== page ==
I find it quite common for people to have difficulty identifying various wood species on clocks. I will frequently see collectors confusing mahogany, rosewood, and walnut, as well as other species. While it can often be difficult to identify a particular wood species with just a photo, or under thick and darkened finishes, I wanted to try to illustrate some decent examples of the most frequently found types as well as feature some rare and unusual combinations, or examples with special "cuts" of wood.
Disclaimer: this blog post is meant to illustrate various veneers used on ogee clocks, and as such, it is not intended to be used as an in-depth guide on how to identify specific veneer species. Wood identification takes many years of practice and experience to master, and it's not a topic I can cover in a single blog post, and with only a handful of images. It is my sincere hope that it will still be very useful and informative.
For those of you know know me rather well, you will not be surprised to hear that I adore ogee clocks. I know they are not to everyone's taste, but for me they have a lot of positive features, and few negatives. At the time of this writing I own over a dozen of these clocks, from small miniatures to very large 8 day models. I plan to highlight the rather wide ranging variety of ogee clocks in my next post, but for now, let us focus on wood.
If you are familiar with ogee clocks you will already know that the word "ogee" refers to an "S" shaped curve, which forms the basic moulding on the front of the clock case. The term "O.O.G" may sometimes be found, and this term usually refers to the thin banding that forms the door frame and the outer edge of the case being in concave and convex profiles. The standard ogee cases simply have flat stock on these case pieces.
Typically, all American made ogee cases were built from a pine or poplar secondary wood, and veneered in beautifully selected woods. The most popular two choices being mahogany and rosewood. Both of these woods were popular from the 1840s, right up to the 1910s when the production of ogee clocks started to decline. The veneers on the fronts of the cases were often extremely elaborate and well chosen, while the veneer on the sides of the cases were usually quite plain and rather poorly figured. It is not uncommon to find a non-matching wood species veneered on the case sides. I have seen several examples where birch veneer was used on the sides, giving the sides a rather light orange colour compared with a much darker mahogany (or rosewood) on the front.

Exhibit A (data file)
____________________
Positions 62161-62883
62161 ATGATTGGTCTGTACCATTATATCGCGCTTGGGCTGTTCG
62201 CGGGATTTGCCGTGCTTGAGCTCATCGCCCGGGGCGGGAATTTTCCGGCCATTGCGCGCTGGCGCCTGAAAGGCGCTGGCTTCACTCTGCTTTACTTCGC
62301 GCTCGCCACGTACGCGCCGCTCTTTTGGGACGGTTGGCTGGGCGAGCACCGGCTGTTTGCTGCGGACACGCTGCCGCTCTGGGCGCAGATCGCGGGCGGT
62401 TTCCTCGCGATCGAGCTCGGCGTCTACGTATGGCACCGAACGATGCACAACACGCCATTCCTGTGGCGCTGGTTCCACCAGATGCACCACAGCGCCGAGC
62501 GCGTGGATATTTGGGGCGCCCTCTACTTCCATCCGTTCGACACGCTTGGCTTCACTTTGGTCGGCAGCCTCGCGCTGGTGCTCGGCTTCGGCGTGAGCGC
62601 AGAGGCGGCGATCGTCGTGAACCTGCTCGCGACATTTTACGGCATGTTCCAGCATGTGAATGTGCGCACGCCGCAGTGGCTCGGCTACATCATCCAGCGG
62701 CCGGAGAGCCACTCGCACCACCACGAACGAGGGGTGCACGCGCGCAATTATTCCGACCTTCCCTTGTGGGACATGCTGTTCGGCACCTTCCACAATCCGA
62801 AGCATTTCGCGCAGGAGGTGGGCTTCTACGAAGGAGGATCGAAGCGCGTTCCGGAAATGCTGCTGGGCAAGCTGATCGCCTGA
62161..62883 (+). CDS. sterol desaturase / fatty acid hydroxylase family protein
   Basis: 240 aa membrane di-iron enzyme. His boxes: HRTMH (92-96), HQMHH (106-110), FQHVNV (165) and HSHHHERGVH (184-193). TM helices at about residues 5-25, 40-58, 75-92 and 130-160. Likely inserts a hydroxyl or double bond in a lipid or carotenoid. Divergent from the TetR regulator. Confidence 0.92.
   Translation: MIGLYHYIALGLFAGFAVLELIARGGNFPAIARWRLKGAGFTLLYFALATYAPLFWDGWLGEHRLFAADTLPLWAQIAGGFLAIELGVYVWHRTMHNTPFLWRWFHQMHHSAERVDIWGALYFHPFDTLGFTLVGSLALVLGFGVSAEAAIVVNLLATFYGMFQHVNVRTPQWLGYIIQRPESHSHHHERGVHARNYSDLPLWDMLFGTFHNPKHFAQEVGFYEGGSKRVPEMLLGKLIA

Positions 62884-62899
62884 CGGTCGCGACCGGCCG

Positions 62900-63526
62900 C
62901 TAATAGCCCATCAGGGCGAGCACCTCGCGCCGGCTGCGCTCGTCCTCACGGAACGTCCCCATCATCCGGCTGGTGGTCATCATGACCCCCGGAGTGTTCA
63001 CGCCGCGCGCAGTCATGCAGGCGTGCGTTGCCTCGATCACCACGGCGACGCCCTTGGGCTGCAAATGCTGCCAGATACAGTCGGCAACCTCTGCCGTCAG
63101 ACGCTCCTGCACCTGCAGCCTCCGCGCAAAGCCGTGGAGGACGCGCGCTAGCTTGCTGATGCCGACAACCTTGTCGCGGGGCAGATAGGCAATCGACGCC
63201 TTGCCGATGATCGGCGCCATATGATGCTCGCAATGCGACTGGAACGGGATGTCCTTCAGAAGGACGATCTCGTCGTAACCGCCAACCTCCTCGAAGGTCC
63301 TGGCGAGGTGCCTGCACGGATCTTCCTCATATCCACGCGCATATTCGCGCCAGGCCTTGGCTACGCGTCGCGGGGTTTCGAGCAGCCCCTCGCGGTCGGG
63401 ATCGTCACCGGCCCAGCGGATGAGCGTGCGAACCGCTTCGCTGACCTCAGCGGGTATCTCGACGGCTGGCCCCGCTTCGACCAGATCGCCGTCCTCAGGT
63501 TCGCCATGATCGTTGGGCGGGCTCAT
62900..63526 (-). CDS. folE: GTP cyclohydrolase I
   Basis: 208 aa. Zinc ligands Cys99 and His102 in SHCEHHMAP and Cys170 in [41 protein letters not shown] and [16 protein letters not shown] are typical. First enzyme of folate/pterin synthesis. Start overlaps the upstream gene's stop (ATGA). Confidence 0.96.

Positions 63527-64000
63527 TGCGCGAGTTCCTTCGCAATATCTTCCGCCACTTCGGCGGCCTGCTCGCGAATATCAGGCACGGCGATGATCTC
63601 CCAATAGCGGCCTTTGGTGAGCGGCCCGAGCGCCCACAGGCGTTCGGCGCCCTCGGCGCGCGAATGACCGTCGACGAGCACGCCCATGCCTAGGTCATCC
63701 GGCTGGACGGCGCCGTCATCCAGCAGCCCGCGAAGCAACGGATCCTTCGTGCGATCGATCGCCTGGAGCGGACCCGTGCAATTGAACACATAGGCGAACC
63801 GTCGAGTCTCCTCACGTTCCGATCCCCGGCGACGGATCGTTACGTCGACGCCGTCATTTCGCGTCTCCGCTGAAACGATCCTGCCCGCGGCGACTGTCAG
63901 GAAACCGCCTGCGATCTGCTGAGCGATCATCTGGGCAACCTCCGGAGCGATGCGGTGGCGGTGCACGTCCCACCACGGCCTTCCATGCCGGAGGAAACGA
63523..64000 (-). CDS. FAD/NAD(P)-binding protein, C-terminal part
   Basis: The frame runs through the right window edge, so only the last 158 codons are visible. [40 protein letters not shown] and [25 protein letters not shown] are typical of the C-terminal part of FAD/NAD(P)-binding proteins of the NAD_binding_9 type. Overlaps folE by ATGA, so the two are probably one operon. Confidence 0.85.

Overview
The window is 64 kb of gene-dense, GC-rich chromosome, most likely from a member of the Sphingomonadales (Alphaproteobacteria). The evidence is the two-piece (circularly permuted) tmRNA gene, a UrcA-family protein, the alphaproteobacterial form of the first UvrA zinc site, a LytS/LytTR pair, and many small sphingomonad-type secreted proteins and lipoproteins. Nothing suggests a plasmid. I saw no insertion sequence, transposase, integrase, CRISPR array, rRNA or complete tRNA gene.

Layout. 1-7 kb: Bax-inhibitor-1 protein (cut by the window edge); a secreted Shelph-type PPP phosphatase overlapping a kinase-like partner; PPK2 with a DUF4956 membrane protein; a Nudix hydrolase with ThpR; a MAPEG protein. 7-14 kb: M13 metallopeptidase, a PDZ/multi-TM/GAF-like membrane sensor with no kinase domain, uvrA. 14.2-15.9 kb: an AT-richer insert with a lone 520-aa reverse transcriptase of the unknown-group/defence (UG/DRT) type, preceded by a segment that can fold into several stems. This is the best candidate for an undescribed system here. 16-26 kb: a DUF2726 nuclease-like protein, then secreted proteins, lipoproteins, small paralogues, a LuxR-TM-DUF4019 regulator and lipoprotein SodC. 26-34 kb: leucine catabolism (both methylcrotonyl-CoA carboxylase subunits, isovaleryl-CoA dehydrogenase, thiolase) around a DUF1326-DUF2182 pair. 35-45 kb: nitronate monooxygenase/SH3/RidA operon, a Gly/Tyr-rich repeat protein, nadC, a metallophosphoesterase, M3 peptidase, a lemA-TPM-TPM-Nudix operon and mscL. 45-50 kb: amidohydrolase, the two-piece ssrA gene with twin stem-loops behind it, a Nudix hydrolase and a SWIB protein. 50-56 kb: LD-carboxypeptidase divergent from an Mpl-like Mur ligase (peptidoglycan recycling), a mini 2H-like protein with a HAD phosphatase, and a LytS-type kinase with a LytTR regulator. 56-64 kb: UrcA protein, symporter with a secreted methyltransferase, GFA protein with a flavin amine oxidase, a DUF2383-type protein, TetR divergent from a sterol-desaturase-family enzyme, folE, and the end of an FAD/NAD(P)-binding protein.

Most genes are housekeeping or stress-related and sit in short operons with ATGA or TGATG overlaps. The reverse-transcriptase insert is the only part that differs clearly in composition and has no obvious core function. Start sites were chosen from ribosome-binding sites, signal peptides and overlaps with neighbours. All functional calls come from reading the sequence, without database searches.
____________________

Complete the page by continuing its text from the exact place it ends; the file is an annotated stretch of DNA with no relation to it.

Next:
It is also important to note that not all ogee clocks had veneer. In very rare cases, some were grain-painted to resemble mahogany or rosewood (I have no examples to share but I have seen a few). It is also fairly common to come across "skinned" ogee cases, where the original veneers have chipped off and been completely removed. These are often refinished with the underlying pine stained dark and varnished. In my opinion, these clocks have lost one of their most important features, and should be considered as parts donors, unless the time and expense to re-veneer the case is deemed appropriate, or the owner appreciates the clock "as-is".
Note: Images in this post are collected from various sources. These are not clocks that I own.
Let's start with a fairly simple example.
The clock shown above is a beautiful H. Welton and Co. ogee clock with spectacular mahogany veneer, dating from the early 1840s. The veneer on the banding (door and trim) is plain mahogany while the ogee curves feature crotch mahogany veneers. The crotch figure comes from the joint where the trunk separates into two branches, forming an arch, and often also a flamed figure. Because the wood grain has so much of a pattern, the seams between the sheets of veneer are often visible. Two joints are easy to spot in the top ogee moulding.
Not all mahogany ogees have crotch mahogany. Many of them have very plain veneers or "ribbon stripe" mahogany, but others have very ornate "fancy cut" veneers such as this Seth Thomas. The veneer is just plain mahogany (as far as I can tell), but it has been cut in a certain way to give a repeating spiral or swirl pattern. This veneer treatment can be found on many other clocks including large column clocks and small shelf clocks. For lack of a better name, I have started to refer to this as "S curve" veneer.
The clock above is a Plymouth Hollow era Seth Thomas (prior to 1865), with the painted tablet missing, but I have seen this veneer cut on clocks as late as 1880. The effect is very similar to crotch mahogany, because of the change in the direction of the grain, but there are no seams in the veneer (or very few), so you get a very nice continuous squiggle.
ROSEWOOD / MAHOGANY:
Adding to the confusion in the identification of wood species is the fact that many manufacturers liked to "mix and match". Since rosewood and mahogany are so similar, they are often used in combination, such as on this ogee clock. On this example, the obvious "stripe" effect on the rosewood banding (and door) are clearly visible, while the ogee mouldings have that same "S curve" veneer in mahogany, but with a less aggressive repeat to it.
The ogee clock shown above is an E.N. Welch from the 1860s (also with the tablet missing). The dial is a little worn, but has lovely hand painted floral corners. Many clocks had partial elements in rosewood and mahogany, so it's something to keep an eye on. If you want to see another example of this, have a look at the Seth Thomas column clock (scroll all the way down to the last two photos in the link below). The case is 90% mahogany, with crotch mahogany on the two ogee mouldings, but the door is rosewood. https://jcclocks.blogspot.ca/2014/01/very-rare-seth-thomas-8-day-column_26.html